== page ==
The reason for being this specific about lot dimensionality is the inherent (complex) heterogeneity of all naturally-occurring materials, which makes sampling far from a trivial materials handling issue. Proper understanding of the heterogeneity phenomenon, its influence on the sampling correctness and, most importantly, how heterogeneity can be counteracted in the sampling process require a certain level of knowledge. The purpose of the Sampling Columns is to gradually build up this knowledge. The first instalment of definitions follows.
Sampling terminology—the tower of Babel
The complete entity of the original material being subject to sampling, e.g. truck load, railroad car, process stream, ship’s cargo, batch etc. The lot (also termed the sampling target or decision unit) refers both to the physical, geometrical form and size, as well as the material characteristics of the material being subject to sampling.
Heterogeneity is the prime characterisation of all naturally occurring materials, including industrial lots. Heterogeneity manifests itself at all scales related to sampling for nearly all lot and material types. The only exception is uniform materials,3 which are such a rare example that no generalisation about them with respect to sampling can be made here. TOS differentiates between two types of heterogeneity, one concerning the spatial distribution (distributional heterogeneity, DH) of the target material and one referring to the compositional differences between the individual “units” of the target material (compositional heterogeneity, CH). The next sampling column will deal extensively with these two types of heterogeneity.
Correctly extracted material from the lot, which can only originate from an unbiased, representative sampling process. The term sample should always only be used in this qualified sense of “representative sample”. If there is doubt as to this characteristic, the term “specimen” (see below) should be used instead.
A “sample” that cannot be documented to be the end result of a bona fide representative sampling process. It is not possible to ascertain the representativity status of any isolated small part of a sampling target by itself. It is only the sampling process, which can be termed representative or not.
TOS uses this term to denote that efforts have been executed, that has resulted in successful elimination of the so-called “bias-generating errors”, a.k.a. the Incorrect Sampling Errors (ISE). Incorrect sampling errors will be discussed more in one a future sampling column.
Representativeness implies both correctness as well as a sufficiently small sampling reproducibility (sampling variance).
Systematic deviation between the average analytical sampling result and the true lot concentration, a.k.a. accuracy. Elimination of the sampling bias is the first obligation for any sampling process in order to be correct.
Sampling variance, after removal of sampling bias, a.k.a. imprecision.
Correctly delineated, materialised unit of the lot which, when combined with other increments, provides a multi-increment sample. This procedure is termed “composite sampling” in TOS, with the result being a “composite sample”.
Aggregation of several increments, the number of which is designated as Q. A composite sample represents “physical averaging”, as opposed to arithmetic averaging of analytical results from individual increments.
Correctly mass-reduced part of sample (primary, secondary...). A sub-sample is a result from a dissociative (disaggregation) process; a composite sample is a result from an integrative process.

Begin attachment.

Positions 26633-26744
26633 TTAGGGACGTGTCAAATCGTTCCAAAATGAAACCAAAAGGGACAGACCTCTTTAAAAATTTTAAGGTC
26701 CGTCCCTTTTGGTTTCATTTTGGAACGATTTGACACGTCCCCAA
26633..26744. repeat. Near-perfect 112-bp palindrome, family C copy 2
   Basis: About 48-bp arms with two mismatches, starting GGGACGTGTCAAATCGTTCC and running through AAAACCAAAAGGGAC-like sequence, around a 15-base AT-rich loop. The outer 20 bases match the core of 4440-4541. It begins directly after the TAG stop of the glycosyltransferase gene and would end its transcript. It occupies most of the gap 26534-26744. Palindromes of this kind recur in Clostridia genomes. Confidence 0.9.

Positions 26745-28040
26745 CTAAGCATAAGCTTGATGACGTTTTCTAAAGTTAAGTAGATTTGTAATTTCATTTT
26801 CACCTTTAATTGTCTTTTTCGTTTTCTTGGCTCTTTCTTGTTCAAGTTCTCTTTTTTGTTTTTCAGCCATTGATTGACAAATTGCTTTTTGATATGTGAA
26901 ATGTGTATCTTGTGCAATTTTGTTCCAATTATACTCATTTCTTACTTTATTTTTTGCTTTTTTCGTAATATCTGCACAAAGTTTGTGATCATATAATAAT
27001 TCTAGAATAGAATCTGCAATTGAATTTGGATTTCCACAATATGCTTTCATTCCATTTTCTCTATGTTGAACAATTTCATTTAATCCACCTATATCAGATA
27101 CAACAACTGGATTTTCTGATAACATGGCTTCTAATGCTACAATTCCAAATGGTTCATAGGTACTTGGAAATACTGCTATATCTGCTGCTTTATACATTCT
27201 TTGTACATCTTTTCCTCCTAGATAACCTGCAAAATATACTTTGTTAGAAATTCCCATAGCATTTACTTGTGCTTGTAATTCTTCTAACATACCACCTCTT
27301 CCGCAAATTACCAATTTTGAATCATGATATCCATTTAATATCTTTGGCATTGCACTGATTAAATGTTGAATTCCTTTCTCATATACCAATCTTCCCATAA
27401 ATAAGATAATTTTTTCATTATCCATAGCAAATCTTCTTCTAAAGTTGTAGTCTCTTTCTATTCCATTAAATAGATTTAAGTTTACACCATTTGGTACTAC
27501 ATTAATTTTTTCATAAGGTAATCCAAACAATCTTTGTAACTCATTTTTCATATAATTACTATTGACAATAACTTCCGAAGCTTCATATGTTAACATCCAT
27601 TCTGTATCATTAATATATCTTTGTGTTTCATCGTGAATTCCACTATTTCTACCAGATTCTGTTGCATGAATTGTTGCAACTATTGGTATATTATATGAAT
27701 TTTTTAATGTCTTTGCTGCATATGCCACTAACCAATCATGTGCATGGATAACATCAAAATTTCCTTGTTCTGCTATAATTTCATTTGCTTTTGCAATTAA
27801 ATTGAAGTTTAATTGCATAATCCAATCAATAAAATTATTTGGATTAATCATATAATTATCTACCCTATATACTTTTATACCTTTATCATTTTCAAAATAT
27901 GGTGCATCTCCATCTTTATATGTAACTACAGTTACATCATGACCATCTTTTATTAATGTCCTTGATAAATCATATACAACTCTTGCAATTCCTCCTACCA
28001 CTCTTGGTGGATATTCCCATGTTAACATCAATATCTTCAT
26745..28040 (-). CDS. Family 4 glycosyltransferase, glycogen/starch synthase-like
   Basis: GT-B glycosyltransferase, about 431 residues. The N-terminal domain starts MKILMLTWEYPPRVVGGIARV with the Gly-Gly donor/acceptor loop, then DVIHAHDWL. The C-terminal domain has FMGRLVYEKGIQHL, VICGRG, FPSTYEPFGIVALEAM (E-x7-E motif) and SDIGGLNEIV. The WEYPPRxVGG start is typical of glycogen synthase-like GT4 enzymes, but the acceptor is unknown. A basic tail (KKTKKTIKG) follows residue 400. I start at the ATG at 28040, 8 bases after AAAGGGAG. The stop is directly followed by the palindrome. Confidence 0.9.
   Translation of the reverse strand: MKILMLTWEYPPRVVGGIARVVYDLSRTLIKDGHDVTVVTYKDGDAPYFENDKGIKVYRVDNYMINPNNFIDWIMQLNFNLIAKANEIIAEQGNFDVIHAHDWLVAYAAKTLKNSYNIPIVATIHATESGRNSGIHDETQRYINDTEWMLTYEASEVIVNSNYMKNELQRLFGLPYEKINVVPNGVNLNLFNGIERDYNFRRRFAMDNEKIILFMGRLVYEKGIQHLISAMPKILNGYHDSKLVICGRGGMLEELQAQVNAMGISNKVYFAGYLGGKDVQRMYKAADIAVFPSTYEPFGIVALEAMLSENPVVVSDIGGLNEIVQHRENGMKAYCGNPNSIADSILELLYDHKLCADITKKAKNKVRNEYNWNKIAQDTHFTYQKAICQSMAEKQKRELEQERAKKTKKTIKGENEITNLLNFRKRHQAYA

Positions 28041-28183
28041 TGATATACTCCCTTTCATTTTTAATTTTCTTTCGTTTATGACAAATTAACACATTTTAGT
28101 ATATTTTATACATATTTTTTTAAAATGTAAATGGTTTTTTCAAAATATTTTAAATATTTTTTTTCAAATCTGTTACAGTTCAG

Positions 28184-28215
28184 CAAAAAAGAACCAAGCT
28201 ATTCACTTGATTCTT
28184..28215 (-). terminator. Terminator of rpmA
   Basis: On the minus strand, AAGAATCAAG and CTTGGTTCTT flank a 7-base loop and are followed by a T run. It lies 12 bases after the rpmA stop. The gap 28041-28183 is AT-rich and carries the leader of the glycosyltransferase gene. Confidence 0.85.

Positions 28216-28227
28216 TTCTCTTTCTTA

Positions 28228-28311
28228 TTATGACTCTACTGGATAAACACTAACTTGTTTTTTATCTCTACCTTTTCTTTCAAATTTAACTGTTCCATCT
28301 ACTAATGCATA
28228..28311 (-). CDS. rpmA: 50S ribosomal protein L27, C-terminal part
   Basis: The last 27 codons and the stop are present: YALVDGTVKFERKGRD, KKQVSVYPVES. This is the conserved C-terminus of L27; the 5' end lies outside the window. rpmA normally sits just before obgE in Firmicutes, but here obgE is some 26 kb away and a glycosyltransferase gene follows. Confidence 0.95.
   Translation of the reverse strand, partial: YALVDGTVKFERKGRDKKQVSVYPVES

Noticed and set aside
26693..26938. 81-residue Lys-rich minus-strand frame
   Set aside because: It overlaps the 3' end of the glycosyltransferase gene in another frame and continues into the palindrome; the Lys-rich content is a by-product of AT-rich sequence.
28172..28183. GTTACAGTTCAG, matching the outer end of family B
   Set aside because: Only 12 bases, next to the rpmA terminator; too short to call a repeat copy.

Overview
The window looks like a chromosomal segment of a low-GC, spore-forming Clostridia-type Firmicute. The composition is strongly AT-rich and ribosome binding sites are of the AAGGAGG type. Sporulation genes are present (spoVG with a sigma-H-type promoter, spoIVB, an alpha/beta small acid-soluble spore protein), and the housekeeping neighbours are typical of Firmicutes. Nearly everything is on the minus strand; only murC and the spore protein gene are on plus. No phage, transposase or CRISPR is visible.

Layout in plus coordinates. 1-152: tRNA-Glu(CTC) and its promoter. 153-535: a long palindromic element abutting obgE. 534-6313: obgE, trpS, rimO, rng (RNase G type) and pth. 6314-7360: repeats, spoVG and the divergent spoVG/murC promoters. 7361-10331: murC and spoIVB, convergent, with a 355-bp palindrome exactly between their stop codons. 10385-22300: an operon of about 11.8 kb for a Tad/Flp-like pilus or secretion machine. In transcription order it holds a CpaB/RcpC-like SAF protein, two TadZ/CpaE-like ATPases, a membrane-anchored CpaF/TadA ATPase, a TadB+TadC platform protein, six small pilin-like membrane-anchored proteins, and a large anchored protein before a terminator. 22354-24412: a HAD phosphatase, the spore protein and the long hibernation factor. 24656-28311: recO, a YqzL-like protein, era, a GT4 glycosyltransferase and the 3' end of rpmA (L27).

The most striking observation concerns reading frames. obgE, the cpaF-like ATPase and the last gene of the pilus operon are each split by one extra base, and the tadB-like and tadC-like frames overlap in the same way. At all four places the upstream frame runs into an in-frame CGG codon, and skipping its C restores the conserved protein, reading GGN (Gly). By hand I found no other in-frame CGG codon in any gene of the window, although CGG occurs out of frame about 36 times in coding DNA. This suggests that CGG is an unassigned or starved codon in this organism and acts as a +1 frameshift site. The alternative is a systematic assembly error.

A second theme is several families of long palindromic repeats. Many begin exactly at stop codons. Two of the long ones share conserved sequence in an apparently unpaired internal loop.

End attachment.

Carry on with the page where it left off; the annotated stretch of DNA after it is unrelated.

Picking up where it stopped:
Fragment refers to the smallest separable unit of the material that is not affected by the sampling process itself (e.g. particles, grains etc.). By naming the smallest unit-of-interest a fragment, TOS is also able to treat the situation in which the sampling process results in fragmentation of some of the original units.
A number of spatially correlated fragments, which act as a coherent unit (increment) during sampling operations. In practical sampling, the only group of interest is the actual increment being extracted, i.e. the material in the sampling tool. The group size depends on the sampling tool (mass/volume) and the sampling process as well as how the tool is implemented and operated.
The principles described by TOS are scale-invariant, i.e. the same principles apply to all relevant scales and stages in the sampling pathway (lot, sample, sub-sample).
Zero-dimensional lot (0-D lot)
The 0-D lot is characterised by displaying no internal correlations between all potential increments, thus opening up for relatively easy practical sampling. A 0-D lot can be manipulated—at least in principle—for example, by mixing or direct in toto splitting, the work necessary may vary significantly as a function of the lot mass, ML, but also by of other relevant features, e.g. stickiness, irregular fragment forms.
For a full set of necessary and sufficient definitions, referral is made to the horizontal sampling standard DS 3077 (2013).4
Notes and references
- Currently there is a debate on “Alternatives to Gy’s Sampling Theory?” on LinkedIn. This is a good example of the critical need for precise speaking. We shall return to this discussion in these columns but, significantly, after all the necessary basic concepts, definitions and principles have been properly introduced.
- The special case of a zero-dimensional lot refers to a lot that can be effectively, mixed, moved and sampled throughout with complete correctness. Usually these are small lots, which can easily be manipulated. A full definition of the 0-D lot is given in the definition section of this sampling column.
- Uniform materials: Materials with a repeated (correct) sampling reproducibility lower than 2%. Such materials do not occur naturally (exception gasses and infinitely diluted solutions etc.).
- Representative Sampling—Horizontal Standard. Danish Standards DS 3077 (2013). www.ds.dk